Unsolved Mystery #2: Becoming a Strategic Partner Here are some phrases that are guaranteed to make you cringe or gag when you hear them:

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  • “Recruiting is a cost center.”
  • “Recruiting is an administrative function.”
  • “You work in the personnel department.”

Meanwhile, a Google search for executives saying, “People are our most important asset,” returns tens of thousands of hits. If getting the right people on the bus is so vital to our companies’ success, why do we struggle so much to “get a seat at the management table,” “be heard by executives,” or “not be the last one to know about business decisions that affect us most”? We are often so tied up in our world of cost per hire, time to fill, and efficiency ratios that we neglect the bigger picture of profit and what we’re doing to contribute to the bottom line. “Becoming a strategic partner” within the organization is really just part of an even larger question, which is: “How do we tie recruiting performance to profits?” Digging further, the question becomes: “How do we tie people to profits and measure our impact on people’s contributions?” There is still no definitive, ultimate human capital metric tied to profit that can be applied to the many types of positions an organization has. Some possible answers lie in:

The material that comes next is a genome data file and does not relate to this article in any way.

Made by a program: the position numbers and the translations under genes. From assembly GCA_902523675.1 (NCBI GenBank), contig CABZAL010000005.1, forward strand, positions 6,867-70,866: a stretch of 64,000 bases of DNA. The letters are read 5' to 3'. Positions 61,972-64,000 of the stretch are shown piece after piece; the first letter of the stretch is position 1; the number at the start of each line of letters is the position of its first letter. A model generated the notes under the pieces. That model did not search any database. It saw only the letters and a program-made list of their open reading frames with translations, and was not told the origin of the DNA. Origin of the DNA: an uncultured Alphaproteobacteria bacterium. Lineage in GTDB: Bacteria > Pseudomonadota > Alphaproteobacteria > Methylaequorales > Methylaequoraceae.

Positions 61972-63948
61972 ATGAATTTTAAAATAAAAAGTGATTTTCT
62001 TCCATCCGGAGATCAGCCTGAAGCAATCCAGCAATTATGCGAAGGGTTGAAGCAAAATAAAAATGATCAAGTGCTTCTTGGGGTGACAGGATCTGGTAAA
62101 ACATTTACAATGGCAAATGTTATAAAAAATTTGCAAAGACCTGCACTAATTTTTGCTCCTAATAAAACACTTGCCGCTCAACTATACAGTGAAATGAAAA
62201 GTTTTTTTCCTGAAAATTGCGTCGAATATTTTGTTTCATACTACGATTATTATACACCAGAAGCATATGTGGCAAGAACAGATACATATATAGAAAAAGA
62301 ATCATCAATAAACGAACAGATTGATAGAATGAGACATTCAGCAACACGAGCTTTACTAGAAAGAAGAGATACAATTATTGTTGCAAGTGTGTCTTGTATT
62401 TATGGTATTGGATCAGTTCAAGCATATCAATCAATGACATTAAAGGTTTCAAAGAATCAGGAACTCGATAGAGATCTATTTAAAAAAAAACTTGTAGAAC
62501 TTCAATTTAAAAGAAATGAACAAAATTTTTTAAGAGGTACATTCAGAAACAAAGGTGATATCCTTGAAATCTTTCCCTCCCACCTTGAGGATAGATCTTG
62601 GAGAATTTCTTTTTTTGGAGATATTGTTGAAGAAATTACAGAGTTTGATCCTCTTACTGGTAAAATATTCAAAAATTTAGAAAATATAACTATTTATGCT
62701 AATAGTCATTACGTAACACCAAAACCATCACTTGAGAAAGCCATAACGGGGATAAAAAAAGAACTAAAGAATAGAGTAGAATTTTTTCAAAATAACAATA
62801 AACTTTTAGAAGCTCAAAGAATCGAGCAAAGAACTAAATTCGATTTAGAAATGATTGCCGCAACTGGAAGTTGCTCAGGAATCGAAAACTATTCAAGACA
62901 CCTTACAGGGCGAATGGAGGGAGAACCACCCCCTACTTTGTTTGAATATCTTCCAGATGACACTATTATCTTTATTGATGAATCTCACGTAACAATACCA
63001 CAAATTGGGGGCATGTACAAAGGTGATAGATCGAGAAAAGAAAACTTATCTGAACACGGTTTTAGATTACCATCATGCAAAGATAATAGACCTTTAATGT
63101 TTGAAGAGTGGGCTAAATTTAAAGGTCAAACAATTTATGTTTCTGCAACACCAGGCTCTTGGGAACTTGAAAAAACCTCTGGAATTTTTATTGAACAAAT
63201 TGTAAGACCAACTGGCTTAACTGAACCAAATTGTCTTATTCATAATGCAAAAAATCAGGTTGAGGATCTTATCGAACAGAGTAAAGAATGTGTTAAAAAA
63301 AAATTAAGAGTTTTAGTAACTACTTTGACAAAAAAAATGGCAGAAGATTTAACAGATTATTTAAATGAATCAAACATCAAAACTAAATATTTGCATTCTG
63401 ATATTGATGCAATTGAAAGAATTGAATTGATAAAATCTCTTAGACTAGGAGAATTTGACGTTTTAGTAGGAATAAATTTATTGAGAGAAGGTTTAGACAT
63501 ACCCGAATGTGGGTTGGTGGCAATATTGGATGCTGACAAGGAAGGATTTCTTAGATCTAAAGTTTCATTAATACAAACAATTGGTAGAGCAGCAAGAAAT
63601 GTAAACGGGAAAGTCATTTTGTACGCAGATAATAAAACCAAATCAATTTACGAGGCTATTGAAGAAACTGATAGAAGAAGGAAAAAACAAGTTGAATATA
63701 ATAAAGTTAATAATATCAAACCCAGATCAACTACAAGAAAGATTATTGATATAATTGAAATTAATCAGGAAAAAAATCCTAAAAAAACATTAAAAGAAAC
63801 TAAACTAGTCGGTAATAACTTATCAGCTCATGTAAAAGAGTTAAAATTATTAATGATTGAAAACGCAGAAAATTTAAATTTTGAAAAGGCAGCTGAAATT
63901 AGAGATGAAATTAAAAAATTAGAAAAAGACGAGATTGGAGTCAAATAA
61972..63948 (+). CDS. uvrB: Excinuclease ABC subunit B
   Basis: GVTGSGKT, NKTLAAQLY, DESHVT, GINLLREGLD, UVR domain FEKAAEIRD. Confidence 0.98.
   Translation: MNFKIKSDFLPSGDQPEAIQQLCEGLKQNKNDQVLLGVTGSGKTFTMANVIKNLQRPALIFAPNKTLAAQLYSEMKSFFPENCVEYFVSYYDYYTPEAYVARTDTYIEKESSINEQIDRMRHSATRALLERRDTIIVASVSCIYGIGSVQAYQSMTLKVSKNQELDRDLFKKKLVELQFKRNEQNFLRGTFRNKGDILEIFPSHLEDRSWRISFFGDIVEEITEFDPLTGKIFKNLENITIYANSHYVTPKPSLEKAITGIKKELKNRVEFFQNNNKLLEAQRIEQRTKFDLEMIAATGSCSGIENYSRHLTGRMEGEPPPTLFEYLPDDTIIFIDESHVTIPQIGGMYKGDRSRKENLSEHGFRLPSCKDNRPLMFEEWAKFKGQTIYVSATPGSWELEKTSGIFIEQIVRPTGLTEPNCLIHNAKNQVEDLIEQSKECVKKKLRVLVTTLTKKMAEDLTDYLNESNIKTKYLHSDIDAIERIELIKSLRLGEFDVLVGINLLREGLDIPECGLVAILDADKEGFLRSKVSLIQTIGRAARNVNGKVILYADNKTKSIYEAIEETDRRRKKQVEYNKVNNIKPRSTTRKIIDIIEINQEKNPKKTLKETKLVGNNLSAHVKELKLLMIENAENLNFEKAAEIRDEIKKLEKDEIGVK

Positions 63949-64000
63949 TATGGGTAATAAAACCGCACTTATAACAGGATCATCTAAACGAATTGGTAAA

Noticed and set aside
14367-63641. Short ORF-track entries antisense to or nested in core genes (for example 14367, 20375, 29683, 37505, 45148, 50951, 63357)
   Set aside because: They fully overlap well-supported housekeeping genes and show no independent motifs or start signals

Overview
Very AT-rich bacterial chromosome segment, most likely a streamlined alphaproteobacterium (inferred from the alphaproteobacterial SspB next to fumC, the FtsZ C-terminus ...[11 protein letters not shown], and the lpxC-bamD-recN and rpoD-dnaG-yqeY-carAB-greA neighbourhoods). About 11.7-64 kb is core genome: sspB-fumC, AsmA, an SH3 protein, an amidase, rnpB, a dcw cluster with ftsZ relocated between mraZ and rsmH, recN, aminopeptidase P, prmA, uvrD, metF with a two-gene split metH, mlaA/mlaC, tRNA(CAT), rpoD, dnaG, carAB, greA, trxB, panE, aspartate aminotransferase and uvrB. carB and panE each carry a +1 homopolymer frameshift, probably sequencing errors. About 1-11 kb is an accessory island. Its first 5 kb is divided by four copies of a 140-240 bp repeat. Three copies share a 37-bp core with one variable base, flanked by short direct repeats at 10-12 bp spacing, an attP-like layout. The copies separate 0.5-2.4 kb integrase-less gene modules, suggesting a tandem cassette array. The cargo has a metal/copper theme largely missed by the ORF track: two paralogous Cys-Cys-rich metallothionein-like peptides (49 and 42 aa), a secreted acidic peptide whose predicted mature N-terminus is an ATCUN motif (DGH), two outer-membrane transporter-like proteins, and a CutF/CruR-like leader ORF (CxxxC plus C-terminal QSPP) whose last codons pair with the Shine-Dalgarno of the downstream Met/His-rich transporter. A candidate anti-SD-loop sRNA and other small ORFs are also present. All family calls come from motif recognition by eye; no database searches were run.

• Overall revenue and profit per employee ó possibly before and after recruiting programs are implemented
  • Yearly planning efforts that look at ways to incorporate profits and what recruiting will do to increase them
  • Piloting strategic recruiting programs with individuals who are directly tied to revenue and profits (such as salespeople) to gain support for enterprise initiatives